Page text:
Andrew Kitchenman, Alaska Public Media & KTOO - Juneau

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Andrew Kitchenman is the state government and politics reporter for Alaska Public Media and KTOO in Juneau. Reach him at akitchenman@alaskapublic.org.
A photo of a multi-story building.

Alaska Legislative Council seeks to fund per diems after Gov. Dunleavy veto

The payments to lawmakers from outside of Juneau supplement their salaries and cover their living expenses during the session. They receive $293 per day. 
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Alaska legislators seek to change campaign contribution limits, permanent fund trustees

One bill would prevent legislators from receiving per diem payments if they fail to pass a budget by the 121st day of regular session.
a Covid-19 swab specialist in medical gown, face mask, and face shield prepares to swab a traveler

Omicron wave hit Alaska this week, state health leaders say

Over the past five days, between 80% and 95% of COVID-19 cases screened by the state public health lab have had a marker associated with omicron.
The University of Alaska Anchorage campus on a sunny afternoon. The campus was largely empty.

University of Alaska students sue to protect fund for scholarships, medical education

Four University of Alaska students are suing the state government in an attempt to maintain a fund that pays for scholarships.
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Commission votes to increase Alaska legislators’ salaries but lower overall compensation

Alaska lawmakers would receive significantly higher salaries but reduced overall compensation under a plan that could go into effect soon. And that’s raising concern with at least some lawmakers from both major parties.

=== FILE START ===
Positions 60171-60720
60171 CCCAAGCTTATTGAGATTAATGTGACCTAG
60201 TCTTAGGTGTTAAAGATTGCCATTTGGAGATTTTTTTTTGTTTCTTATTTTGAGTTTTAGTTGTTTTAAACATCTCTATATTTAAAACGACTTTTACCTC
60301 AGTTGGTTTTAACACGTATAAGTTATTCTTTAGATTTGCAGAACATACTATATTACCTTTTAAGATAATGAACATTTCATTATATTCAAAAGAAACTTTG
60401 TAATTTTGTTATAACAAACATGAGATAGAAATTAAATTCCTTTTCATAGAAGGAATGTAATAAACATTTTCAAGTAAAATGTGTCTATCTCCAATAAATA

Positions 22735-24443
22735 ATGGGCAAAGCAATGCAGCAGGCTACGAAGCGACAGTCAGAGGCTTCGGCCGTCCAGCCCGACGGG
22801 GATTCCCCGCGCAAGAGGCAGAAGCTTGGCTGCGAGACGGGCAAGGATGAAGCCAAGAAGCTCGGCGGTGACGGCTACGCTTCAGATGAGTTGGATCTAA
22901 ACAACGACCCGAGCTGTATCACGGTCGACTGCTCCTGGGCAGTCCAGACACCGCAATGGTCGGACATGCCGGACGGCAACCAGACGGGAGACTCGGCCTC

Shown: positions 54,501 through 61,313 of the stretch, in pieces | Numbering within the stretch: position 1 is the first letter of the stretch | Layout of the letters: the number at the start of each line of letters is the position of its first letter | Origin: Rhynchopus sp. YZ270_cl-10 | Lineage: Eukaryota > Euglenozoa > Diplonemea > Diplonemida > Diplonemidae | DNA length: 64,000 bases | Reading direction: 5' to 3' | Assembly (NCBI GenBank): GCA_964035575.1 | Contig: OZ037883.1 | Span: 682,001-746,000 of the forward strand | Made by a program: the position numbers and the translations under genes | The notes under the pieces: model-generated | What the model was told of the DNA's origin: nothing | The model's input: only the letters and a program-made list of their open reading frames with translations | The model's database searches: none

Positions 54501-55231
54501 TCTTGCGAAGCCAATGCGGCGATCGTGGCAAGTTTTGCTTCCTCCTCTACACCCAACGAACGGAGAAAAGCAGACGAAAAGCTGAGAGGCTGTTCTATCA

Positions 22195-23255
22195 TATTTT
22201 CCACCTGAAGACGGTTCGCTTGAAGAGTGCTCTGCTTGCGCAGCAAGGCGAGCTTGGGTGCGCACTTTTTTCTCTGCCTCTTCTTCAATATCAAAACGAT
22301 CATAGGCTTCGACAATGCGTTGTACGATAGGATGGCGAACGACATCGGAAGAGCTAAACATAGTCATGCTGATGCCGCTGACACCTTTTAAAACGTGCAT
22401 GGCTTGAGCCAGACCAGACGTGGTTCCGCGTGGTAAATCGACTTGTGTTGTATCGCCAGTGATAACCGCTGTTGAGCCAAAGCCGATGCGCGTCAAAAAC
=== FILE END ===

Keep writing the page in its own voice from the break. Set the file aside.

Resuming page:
man in red jacket speaks in microphone

Dunleavy issues disaster declaration for Interior Alaska and Mat-Su storms

Extreme winds and cold temperatures have affected the areas. At one point over the weekend, 20,000 households in Mat-Su lost power. 
A ochre and white concrete building in a greay cloudy day

Proposal would cut Alaska legislators’ daily allowance during sessions

A member of a state commission that can change legislators’ pay proposed on Thursday that their expenses be limited to $12,000 per year. Legislators have averaged $29,481 in session expenses — known as “per diems” — over the last 12 years. 
man in red jacket speaks in microphone

Dunleavy’s latest budget proposal would fund $2,500 PFDs, public safety initiatives and big infrastructure projects

Gov. Mike Dunleavy has proposed a budget for the next fiscal year that would keep state spending similar to the current budget, while increasing the size of Permanent Fund dividends.
Man at podium between two flags

Dunleavy announces wide-ranging ‘People First’ initiative to address public safety in Alaska

On Tuesday, Gov. Mike Dunleavy announced a series of steps intended to reduce Alaska’s rates of domestic violence and sexual assault.
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Four lawsuits challenge Alaska Redistricting Board’s new legislative map

Four lawsuits have been filed against the Alaska Redistricting Board, seeking to change parts of the legislative map it adopted last month. Each lawsuit argues that communities were wrongly placed in the same district with other communities they have little in common with.